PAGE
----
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A New Class of Heavy-Duty Vehicle Goes Electric in Hawaii

Electric motor coaches are taking to the streets in Hawaii and California. Roberts Hawaii, a tour bus company in the Aloha State, has become the first electric fleet of its kind in the United States.

Double-decker electric motor coaches are charged at a new Proterra charging facility in California.
Submitted Photo/Proterra
Electric motor coaches are gaining ground, with the nation’s first fleet taking to streets in Hawaii.

Roberts Hawaii, a transportation provider and tour company, has acquired three new battery electric, 45-foot, 56-passenger tour buses taking visitors to some of the state’s most popular destinations like the Pearl Harbor National Memorial. The company received support from state and federal funding opportunities to provide incentives in the form of grants and rebates. The move to transition to e-buses fits directly within Hawaii’s climate goals, said state officials.

“This is a big step. In 2045 we’ll take the last step,” said Stephen Walls, deputy state chief energy officer, referring to the state’s goals of powering the transportation sector with 100 percent renewable energy by 2045. “But this is a big step today in electrifying our transportation sector."

“And just like a good hike, the most important step isn’t the last step. It’s the next one,” he added, during a press conference July 20, noting the state will be going after more funding to further its electrification goals.

It’s not just Hawaii seeing the emergence of electric motor coaches — which are larger and generally more comfortable than a standard city transit bus. Proterra, the California-based electric bus maker, has partnered with ABC Companies, which manufactures electric motor coaches, to launch an electric bus charging facility in Newark, Calif. The campus is capable of charging up to 40 buses with its high-speed charging technology. The buses, themselves, are built with Proterra’s battery technology.

“Commercial transit, such as commuter shuttles, are a great application for EV technology, and the vehicles stationed in the Newark facility are supporting Silicon Valley tech companies that operate employee commuter programs,” said Shane Levy, director of marketing and communications at Proterra.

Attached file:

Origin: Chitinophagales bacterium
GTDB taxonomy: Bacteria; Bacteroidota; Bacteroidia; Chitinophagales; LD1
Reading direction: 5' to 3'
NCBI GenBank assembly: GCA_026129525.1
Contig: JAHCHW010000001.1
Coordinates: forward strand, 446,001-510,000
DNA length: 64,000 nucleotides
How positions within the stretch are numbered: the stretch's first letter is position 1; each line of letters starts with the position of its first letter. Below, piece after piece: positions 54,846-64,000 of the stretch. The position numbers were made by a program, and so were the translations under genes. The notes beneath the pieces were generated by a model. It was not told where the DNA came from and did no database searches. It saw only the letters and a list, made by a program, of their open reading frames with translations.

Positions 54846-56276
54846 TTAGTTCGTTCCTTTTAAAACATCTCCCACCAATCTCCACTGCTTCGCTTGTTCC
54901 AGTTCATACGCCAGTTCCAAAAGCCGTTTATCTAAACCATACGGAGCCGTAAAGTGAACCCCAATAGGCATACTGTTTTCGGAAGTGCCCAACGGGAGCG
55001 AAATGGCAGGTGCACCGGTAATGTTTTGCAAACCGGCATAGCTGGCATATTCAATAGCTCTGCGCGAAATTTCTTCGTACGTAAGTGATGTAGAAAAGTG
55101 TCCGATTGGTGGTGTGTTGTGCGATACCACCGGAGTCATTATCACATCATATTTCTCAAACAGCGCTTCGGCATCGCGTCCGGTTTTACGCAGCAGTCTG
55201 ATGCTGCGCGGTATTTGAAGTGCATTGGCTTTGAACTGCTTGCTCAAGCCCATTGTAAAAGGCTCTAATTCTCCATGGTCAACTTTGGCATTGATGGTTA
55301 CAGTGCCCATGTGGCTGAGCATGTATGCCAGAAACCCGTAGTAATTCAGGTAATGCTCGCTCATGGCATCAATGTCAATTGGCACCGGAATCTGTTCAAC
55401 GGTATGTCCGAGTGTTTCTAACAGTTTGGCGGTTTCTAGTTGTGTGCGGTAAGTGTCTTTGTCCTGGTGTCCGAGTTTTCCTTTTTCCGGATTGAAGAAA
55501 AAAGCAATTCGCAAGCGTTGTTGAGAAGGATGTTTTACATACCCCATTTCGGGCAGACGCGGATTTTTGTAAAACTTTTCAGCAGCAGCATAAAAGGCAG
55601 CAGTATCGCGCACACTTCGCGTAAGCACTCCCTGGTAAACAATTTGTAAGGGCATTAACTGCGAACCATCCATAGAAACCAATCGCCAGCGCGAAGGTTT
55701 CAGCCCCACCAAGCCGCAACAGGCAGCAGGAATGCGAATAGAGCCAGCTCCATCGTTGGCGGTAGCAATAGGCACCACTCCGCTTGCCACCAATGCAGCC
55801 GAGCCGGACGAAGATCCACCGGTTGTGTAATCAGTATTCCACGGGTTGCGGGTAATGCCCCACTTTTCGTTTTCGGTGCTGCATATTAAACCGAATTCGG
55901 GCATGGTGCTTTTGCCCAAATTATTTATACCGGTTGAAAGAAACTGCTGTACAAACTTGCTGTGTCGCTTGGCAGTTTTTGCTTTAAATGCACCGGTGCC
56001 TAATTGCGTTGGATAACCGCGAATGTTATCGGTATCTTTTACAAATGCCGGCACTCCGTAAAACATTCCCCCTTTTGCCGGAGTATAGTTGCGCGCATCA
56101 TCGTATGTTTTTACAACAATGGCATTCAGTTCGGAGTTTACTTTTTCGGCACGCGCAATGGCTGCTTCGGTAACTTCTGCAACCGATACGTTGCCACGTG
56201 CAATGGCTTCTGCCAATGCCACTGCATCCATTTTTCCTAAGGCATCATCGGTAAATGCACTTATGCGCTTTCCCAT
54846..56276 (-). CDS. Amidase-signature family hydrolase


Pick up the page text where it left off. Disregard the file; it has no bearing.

The electric motor coach seems to be taking off, now making up some 20 percent of ABC’s sales, said Levy.

The coaches can fully charge in about four hours with a 150-kilowatt charging port. They have a range of about 250 miles per charge, said officials. The Van Hool TDX25E, a double-decker bus, recently completed a cross-country road trip from California to Florida, using public charging stations.

The 3.5-acre charging campus, developed by Proterra, includes partners like Pacific Gas and Electric (PG&E) to power it with 1.4 megawatts of energy, enough to power about 280 homes.

Buses of all sizes are transitioning to electric power. A report by CALSTART released earlier this year totaled nearly 5,500 transit buses in operation or on order. While electric school buses are quickly coming online, funded in large part by the U.S. Environmental Protection Agency.

“Advancing battery technology is key to ensuring that electric medium- to heavy-duty commercial vehicles become a permanent replacement for diesel-powered vehicles,” said Levy. “Today, our battery technology is supporting both heavy-duty battery-electric commercial vehicles as well as fuel cell-electric vehicles operating in the Class 8 trucking market.”
Skip Descant writes about smart cities, the Internet of Things, transportation and other areas. He spent more than 12 years reporting for daily newspapers in Mississippi, Arkansas, Louisiana and California. He lives in downtown Yreka, Calif.